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Building a Small Entertainment Center

Making Curved Cabinet Doors

Having built the two forms, it was time to fasten the two layers of 3/8" bending plywood. Using blue painters tape, I marked the starting point for the bending plywood, ensuring the edge is in the proper place, as well as make sure the bending plywood isn't glued beyond the desired point from the glue squeeze out. The layers are stapled on both sides, moving equally along the form preventing twisting or distorting of the door blank.

Gluing the first layer of bendy board 1  Gluing the first layer of bendy board 3  Gluing the first layer of bendy board 6

As shown in the third picture, using squeeze clamps to clamp the bending plywood to the form structure, keeping the edges of the door straight. Without this step, the front and rear edges could end up warped. That would be very difficult to fix, and be very obvious.

 
 
 
 

The second layer of bending plywood is fastened in the same way, with the addition of urea resin glue between the layers. This is a rigid glue, and will keep the shape of the curve, when the form is removed. One the glue has cured, I use a straight edge clamp to use to guide a small circular saw, known as a trim saw. This saw, made by Porter Cable is a terrific saw for many uses, and the fact it is a worm drive saw, makes it surprisingly powerful. I've had the same one for over twenty years, without any trouble or maintainance, other than changing the gear oil. The saw is set to the desired angle, and the door blank ripped.

Both doors glued up  Trimming the door edges  Cutting the mitered edge on the door 1

Please note I normally don't dress quite so formally for this type of work, but I wanted to show off my new hair style, and buffed body. LOL Care in this first step in ripping the edge, will make the following steps easier to keep parallel and square.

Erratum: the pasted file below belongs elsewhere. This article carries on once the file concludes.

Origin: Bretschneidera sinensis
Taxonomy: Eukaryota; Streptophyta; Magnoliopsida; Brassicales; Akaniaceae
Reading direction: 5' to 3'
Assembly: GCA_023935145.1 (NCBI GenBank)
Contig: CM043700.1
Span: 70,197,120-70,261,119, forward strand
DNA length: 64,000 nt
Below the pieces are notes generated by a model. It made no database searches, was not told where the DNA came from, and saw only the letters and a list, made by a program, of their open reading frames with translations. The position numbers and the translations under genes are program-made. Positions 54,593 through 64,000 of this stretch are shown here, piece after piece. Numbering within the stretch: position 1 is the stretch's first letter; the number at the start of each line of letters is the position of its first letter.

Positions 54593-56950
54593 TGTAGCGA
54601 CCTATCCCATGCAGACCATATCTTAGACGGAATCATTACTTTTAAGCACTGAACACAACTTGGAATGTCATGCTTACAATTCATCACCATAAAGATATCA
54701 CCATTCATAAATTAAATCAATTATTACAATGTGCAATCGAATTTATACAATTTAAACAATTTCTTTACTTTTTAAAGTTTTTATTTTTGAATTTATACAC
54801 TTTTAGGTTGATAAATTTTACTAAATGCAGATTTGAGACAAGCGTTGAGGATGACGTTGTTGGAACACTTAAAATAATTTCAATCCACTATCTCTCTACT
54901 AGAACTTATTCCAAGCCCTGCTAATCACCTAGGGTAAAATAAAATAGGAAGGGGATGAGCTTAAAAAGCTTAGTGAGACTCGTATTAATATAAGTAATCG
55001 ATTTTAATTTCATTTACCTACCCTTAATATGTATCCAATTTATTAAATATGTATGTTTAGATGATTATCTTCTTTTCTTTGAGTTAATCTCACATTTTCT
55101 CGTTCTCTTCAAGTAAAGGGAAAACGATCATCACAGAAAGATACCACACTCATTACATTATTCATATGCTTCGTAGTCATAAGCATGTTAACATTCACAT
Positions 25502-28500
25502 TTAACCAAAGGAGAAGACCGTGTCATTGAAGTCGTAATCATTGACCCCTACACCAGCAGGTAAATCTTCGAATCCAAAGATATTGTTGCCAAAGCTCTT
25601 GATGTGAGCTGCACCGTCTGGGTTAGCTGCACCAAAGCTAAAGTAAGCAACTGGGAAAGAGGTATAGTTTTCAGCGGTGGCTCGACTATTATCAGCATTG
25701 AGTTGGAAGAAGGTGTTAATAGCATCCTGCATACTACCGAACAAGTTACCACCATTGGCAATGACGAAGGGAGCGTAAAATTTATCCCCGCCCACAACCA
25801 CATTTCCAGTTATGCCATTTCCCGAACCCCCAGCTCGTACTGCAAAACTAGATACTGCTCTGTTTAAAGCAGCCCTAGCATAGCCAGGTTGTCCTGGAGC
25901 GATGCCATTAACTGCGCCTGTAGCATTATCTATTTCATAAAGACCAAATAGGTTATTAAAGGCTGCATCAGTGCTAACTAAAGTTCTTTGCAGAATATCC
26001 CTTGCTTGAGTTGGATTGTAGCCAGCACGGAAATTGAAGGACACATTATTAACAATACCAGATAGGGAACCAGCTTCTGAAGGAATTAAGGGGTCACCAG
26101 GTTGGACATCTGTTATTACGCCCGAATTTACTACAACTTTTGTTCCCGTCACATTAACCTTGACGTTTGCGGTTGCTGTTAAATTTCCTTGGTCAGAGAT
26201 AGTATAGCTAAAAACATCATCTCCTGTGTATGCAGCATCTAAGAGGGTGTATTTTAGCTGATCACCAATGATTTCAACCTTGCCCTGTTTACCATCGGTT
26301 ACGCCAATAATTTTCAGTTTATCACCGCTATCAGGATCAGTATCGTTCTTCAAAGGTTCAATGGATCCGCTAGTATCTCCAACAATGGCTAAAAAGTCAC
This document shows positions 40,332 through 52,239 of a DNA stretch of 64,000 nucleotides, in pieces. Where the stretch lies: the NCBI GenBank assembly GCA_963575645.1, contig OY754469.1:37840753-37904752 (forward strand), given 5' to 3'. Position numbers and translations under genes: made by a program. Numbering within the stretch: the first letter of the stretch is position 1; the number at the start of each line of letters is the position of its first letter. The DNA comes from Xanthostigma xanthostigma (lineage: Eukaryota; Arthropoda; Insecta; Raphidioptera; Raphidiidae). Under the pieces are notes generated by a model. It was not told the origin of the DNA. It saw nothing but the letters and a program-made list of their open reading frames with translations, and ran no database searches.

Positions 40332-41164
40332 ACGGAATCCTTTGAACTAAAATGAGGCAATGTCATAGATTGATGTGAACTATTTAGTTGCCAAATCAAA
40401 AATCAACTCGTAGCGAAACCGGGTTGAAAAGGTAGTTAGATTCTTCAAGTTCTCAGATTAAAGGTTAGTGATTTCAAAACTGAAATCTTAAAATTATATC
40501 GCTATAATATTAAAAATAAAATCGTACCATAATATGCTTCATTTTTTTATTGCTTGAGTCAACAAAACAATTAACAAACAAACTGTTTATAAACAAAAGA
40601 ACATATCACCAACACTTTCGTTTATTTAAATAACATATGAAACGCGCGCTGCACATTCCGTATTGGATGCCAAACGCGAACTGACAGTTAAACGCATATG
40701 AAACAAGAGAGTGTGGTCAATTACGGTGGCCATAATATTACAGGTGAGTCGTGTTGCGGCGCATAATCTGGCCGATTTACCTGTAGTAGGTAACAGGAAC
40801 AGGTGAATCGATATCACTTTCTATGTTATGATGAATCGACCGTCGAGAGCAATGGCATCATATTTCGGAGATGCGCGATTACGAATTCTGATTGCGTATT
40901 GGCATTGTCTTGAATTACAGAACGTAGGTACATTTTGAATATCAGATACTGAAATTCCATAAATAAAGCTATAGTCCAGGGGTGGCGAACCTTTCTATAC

After the initial rip, cutting the parallel edge was done on the table saw, also at the desired angle. The next step was to carefully cut off the top of the form using a band saw. With a nice straight I can use the fence on the table saw to lightly trim the bottom edge on the table saw. Notice part of the bottom form on the door has been left in place. This will serve as a storage space for audio and video cables.

Using a shelf to mark the desired overhang.  Carefully cutting off the top form on the bandsaw  Trimming the bottom of the form on the table saw

With the help of european hinges, I was able to intall the first door with little trouble. I did clean up all the edges with a block plane, but that was quite minimal. The installed door looks and funtions well. I installed a small vertical piece at the base of the door on the inside, to serve as a storage space for video cables and remotes.

Curved Door Installed  Curved door opened

Well, one more curved door to complete, then two flat doors, and I'll be ready to veneer them. After that, it's a matter of finishing the top, and getting my wife to pay me!

 

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